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Effects of Positive Airway Pressure (PAP) in Children With Obstructive Sleep Apnea (OSA) (OSA)

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ClinicalTrials.gov Identifier: NCT01156649
Recruitment Status : Unknown
Verified May 2016 by University of Tennessee.
Recruitment status was:  Active, not recruiting
First Posted : July 5, 2010
Last Update Posted : November 4, 2016
Sponsor:
Information provided by (Responsible Party):
University of Tennessee

Tracking Information
First Submitted Date  ICMJE July 1, 2010
First Posted Date  ICMJE July 5, 2010
Last Update Posted Date November 4, 2016
Study Start Date  ICMJE July 2010
Actual Primary Completion Date September 2016   (Final data collection date for primary outcome measure)
Current Primary Outcome Measures  ICMJE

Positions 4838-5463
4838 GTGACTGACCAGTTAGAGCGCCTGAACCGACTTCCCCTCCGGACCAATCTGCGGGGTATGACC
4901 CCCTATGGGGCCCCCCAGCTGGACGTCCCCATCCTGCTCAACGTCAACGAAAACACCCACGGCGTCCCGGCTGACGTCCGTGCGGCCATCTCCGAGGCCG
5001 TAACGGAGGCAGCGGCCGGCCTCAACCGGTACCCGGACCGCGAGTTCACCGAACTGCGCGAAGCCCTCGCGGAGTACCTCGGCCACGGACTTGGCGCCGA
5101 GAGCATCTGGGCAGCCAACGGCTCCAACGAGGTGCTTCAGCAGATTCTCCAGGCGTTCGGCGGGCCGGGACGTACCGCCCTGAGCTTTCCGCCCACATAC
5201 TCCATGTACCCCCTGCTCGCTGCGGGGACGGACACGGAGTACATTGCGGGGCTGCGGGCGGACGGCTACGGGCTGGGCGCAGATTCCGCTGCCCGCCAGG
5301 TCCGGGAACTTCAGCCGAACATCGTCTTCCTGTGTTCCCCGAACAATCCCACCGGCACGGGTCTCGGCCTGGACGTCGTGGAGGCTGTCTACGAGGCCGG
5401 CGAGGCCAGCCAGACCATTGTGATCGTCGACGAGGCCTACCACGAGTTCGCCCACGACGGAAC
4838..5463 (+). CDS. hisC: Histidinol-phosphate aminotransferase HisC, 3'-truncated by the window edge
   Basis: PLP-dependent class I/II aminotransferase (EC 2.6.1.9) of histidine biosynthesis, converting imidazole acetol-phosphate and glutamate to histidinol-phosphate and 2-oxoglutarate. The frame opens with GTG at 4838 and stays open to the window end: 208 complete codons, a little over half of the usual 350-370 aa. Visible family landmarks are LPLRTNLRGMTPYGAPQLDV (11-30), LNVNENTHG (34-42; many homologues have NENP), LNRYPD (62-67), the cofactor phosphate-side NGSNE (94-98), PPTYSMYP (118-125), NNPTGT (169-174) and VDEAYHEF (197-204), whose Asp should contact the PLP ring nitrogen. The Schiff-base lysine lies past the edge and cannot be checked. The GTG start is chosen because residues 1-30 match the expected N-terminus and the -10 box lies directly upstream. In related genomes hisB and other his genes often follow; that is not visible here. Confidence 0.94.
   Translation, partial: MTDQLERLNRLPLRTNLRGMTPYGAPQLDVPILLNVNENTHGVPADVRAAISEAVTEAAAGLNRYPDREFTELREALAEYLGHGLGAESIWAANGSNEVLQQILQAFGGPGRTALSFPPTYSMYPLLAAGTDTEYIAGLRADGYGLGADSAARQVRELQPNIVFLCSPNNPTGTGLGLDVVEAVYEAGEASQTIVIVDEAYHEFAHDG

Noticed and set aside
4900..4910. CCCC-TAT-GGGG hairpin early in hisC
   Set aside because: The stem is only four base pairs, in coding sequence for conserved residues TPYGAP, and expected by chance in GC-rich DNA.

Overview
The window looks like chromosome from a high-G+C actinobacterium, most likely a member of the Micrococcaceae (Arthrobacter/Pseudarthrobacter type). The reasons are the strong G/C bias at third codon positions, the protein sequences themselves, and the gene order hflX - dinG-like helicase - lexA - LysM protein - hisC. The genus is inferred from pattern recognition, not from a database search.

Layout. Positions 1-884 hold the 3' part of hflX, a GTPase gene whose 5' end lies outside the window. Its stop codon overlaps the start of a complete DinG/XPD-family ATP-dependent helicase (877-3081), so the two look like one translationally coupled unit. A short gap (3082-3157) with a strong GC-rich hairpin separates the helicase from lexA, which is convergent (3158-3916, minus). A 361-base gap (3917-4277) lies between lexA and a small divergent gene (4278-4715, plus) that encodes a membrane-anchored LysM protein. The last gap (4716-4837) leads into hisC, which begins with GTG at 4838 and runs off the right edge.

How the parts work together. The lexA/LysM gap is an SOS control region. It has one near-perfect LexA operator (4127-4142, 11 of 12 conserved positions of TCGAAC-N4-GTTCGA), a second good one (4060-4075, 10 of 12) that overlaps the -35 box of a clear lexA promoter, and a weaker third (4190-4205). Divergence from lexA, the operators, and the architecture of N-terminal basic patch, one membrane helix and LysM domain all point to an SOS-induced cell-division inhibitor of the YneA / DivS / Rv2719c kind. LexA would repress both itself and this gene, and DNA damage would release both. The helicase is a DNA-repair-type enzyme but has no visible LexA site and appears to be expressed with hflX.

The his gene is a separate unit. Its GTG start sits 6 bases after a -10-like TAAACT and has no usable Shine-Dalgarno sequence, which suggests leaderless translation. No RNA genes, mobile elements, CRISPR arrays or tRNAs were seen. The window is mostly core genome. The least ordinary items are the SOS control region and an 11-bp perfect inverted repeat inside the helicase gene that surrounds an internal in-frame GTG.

(submitted: April 2, 2013)
Neurobehavioral and cognitive function [ Time Frame: 6-12 months ]
a battery of tests designed to measure: academic achievement, reaction time, attention, working memory, executive function, decision making and mental flexibility, and fine motor speed and coordination.
Original Primary Outcome Measures  ICMJE
 (submitted: July 2, 2010)
Neurobehavioral and cognitive function [ Time Frame: baseline, 3 months and 6 months ]
a battery of tests designed to measure: academic achievement, reaction time, attention, working memory, executive function, decision making and mental flexibility, and fine motor speed and coordination.
Change History Complete list of historical versions of study NCT01156649 on ClinicalTrials.gov Archive Site
Current Secondary Outcome Measures  ICMJE Not Provided
Original Secondary Outcome Measures  ICMJE
 (submitted: July 2, 2010)
Parental Reports of Child Behavior [ Time Frame: baseline, 3 months and 6 months ]